The Case for Breach ResponseLancope's Tom Cross: Breach Prevention No Longer Effective
The fundamental issue, Cross says, is that many of today's advanced attacks simply cannot be stopped.
"In the past few years, we have experienced a lot more sophisticated, targeted attack activity that is a lot more difficult to mitigate through some of those preventive measures," Cross says.
Organizations now see attackers exploiting security vulnerabilities that will not be patched anytime soon. And intruders now evade off-the-shelf security products, such as intrusion prevention and anti-virus systems.
"When you look at these incidents, you get to the point where [you realize] there really wasn't a business process you could have put in place that would have prevented this attacker from being successful at compromising your network," Cross says. "And you've got to ask 'What do I do now? Where do I go from here?' I think incident response is becoming more central as a part of how we defend our networks."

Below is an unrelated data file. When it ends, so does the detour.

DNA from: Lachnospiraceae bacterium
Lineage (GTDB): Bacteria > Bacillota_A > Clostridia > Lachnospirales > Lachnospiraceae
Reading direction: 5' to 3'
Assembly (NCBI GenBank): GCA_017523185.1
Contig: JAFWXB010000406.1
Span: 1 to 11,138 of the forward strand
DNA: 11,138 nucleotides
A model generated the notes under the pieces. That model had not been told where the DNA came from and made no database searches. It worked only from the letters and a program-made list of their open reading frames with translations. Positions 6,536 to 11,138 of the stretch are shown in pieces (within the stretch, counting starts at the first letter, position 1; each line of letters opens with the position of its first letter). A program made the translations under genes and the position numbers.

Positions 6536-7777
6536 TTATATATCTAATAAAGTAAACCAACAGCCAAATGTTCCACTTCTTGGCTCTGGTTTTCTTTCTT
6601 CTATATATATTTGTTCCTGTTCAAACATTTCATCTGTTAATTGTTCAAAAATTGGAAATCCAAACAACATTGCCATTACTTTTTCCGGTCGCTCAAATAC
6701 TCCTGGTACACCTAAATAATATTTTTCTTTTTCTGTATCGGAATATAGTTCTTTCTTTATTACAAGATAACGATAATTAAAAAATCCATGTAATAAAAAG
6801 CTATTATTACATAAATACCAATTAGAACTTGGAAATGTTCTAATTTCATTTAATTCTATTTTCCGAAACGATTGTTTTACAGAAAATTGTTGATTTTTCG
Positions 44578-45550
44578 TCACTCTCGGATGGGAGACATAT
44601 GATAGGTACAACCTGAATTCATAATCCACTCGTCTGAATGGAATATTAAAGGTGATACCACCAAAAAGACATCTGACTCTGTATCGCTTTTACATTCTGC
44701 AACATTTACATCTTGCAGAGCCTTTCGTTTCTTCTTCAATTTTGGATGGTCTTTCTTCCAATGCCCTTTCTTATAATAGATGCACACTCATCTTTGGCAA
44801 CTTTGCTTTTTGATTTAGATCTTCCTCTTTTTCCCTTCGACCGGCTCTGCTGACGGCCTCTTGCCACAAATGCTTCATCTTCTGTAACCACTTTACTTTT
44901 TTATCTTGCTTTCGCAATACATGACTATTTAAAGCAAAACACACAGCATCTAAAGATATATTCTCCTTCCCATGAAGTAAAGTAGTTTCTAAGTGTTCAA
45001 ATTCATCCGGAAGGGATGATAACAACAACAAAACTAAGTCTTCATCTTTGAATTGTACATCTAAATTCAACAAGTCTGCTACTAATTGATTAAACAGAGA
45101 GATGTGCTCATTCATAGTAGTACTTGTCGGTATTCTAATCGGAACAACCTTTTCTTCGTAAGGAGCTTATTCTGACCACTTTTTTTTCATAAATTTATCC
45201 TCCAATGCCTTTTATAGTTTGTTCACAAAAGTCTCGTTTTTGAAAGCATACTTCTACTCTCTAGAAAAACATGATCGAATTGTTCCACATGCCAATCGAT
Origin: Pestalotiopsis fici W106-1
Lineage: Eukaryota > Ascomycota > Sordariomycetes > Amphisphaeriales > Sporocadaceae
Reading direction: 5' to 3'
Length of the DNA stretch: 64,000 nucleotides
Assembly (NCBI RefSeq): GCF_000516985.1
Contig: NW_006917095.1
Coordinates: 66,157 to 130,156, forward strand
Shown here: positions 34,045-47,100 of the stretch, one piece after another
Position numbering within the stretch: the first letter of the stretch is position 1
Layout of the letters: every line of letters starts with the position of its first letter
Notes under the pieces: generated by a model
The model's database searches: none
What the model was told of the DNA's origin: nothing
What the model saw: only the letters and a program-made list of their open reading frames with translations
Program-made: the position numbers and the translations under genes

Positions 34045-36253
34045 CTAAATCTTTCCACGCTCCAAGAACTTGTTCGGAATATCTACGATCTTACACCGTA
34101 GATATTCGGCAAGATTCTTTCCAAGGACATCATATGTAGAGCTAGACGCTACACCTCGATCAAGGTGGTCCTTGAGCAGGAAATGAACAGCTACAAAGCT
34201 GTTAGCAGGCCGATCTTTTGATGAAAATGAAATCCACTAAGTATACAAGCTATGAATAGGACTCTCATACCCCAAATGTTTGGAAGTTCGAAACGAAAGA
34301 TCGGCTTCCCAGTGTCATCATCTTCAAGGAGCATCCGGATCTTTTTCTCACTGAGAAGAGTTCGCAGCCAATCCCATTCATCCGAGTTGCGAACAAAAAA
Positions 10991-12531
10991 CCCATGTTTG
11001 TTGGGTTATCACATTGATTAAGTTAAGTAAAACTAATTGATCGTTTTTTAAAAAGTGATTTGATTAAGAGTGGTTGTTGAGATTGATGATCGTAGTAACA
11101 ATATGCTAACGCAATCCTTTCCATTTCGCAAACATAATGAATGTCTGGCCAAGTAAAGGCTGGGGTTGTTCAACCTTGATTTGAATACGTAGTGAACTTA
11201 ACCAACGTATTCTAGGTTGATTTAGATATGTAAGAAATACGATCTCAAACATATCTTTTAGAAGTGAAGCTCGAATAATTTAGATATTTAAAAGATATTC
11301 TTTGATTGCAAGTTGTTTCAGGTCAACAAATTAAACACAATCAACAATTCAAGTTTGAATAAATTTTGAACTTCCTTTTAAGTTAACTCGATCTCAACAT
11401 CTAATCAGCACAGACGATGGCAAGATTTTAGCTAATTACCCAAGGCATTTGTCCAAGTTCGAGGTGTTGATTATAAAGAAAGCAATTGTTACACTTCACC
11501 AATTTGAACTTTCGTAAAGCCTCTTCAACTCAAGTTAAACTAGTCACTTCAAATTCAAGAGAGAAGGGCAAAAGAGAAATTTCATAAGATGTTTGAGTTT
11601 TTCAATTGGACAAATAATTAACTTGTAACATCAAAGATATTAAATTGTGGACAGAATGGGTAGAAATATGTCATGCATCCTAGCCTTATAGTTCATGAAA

In an interview with Information Security Media Group at the Gartner Security & Risk Management Summit 2013, Cross discusses:
- The shifting landscape of perimeter security;
- How to approach breach response;
- How to improve endpoint and server visibility.
Cross is director of security research at Lancope, where he works on network anomaly detection with netflow. He is credited with discovering a number of critical security vulnerabilities in enterprise-class software and has written papers on security issues in Internet routers, securing wireless LANs and protecting Wikipedia from vandalism. Cross was previously manager of the X-Force Advanced Research team, where he focused on advancing network intrusion prevention technologies.
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